Pope Benedict XVI has urged young people to study a youth catechism called “Youcat” published next month in advance of Madrid’s 2011 World Youth Day.
Writing in the foreword to the book, the Pope said: “Some people tell me that the youth of today are not interested in the catechism, but I do not believe this statement and I am certain that I am right. They are not as superficial as they are accused of being; young people want to know what life really is about.”
The book is written for teenagers and young adults and is the official catechism for World Youth Day. It includes a question and answer section, illustrations, definitions of key terms, Bible citations and quotes from the saints and other Church teachers.
In his foreword Benedict XVI said the book could be just as gripping as a crime novel.
He said: “A crime novel is compelling because it involves the fate of other people, but it could be our own, this book is compelling because it speaks to us of our own destiny and therefore is closely related to each of us.”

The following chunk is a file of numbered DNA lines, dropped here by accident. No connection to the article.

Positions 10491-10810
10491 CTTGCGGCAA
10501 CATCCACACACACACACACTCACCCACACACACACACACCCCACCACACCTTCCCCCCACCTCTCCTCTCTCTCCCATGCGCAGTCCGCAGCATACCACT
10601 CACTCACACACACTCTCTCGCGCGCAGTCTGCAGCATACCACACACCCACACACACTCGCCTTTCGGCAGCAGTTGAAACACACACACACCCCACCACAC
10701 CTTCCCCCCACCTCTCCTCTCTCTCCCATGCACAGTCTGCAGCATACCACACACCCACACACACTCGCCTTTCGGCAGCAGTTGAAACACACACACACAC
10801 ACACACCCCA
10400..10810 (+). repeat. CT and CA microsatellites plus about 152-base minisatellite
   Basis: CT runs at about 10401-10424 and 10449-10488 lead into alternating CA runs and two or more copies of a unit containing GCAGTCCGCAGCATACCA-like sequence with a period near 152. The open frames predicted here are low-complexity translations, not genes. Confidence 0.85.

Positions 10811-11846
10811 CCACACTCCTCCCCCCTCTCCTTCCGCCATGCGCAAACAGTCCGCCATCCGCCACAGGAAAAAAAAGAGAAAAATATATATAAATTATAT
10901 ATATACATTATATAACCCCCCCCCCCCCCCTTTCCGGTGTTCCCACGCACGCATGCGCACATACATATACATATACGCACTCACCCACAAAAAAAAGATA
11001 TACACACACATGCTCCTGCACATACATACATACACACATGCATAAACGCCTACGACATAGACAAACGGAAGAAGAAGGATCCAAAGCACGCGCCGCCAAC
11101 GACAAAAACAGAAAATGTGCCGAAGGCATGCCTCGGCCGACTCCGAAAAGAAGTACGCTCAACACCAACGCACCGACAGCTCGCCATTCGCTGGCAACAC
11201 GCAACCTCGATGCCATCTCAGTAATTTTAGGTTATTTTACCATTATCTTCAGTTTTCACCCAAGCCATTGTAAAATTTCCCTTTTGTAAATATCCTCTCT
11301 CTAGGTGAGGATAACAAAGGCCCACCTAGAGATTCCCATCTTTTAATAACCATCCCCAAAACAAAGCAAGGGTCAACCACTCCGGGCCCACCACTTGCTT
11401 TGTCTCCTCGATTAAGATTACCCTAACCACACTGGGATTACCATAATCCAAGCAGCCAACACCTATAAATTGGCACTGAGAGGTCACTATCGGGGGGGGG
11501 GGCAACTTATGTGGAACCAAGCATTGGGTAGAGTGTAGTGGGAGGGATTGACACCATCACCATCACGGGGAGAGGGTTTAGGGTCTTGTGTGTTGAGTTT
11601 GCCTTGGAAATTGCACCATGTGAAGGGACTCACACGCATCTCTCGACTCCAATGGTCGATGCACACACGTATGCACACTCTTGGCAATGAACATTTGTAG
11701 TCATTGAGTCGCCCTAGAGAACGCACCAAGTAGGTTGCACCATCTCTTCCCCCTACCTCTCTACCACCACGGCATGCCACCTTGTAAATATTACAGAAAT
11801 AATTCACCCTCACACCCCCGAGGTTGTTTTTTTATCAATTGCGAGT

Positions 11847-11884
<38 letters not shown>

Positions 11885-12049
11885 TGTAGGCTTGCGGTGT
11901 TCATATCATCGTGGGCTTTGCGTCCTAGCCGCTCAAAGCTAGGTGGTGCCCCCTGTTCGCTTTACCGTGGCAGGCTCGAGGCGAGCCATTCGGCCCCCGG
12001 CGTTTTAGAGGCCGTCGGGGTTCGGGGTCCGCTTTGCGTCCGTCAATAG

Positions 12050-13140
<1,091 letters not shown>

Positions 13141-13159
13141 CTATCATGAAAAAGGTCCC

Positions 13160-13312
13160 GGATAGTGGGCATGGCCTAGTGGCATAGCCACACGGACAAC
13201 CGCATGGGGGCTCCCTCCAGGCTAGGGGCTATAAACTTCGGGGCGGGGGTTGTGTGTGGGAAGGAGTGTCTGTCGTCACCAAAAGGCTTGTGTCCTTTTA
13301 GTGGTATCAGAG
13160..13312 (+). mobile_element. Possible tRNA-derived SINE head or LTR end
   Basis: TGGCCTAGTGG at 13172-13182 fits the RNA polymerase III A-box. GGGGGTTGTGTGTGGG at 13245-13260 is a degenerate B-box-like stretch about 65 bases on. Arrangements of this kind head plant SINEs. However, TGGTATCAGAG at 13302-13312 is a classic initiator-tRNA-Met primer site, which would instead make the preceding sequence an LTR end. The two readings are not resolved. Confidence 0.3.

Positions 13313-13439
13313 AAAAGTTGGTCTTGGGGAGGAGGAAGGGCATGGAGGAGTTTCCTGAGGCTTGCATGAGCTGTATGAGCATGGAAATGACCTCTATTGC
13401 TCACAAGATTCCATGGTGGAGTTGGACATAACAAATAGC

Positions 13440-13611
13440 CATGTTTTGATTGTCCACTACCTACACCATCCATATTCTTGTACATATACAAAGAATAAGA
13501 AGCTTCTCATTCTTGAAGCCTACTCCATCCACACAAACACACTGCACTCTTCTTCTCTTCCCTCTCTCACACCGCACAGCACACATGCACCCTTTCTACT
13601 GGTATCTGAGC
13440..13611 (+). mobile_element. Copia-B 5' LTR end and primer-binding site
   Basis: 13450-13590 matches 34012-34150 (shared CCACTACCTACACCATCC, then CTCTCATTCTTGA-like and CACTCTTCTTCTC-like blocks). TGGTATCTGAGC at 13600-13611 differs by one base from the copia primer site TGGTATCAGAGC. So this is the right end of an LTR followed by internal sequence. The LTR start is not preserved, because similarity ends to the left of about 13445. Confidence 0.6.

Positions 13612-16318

But he said the catechism did not offer “empty praise” or “easy solutions”, but “requires a new life on your part”. He urged young people “to study the catechism with passion and perseverance! Sacrifice your time for it!”
The Pope said: “You need to know what you believe, you need to know your faith with the same precision with which a computer specialist knows the operating system of a computer… You need divine help, so your faith does not dry up like a drop of dew in the sun, so you do not succumb to the temptations of consumerism, so your love is not drowned in pornography, so you do not betray the weak, the victims of abuse and violence”.
In the foreword the Pope wrote about the project to produce the official Catechism of the Catholic Church in the 1980s. He said it was a “difficult” period, when “many people did not know what Christians should really believe, what the Church teaches, if it can teach something outright, and how this might fit into the new cultural climate”.
Pope Benedict said he “was afraid of this task”, and that he had doubts over its success. He described its existence as a “miracle”, the labour of many meetings and “passionate discussions over individual texts”.
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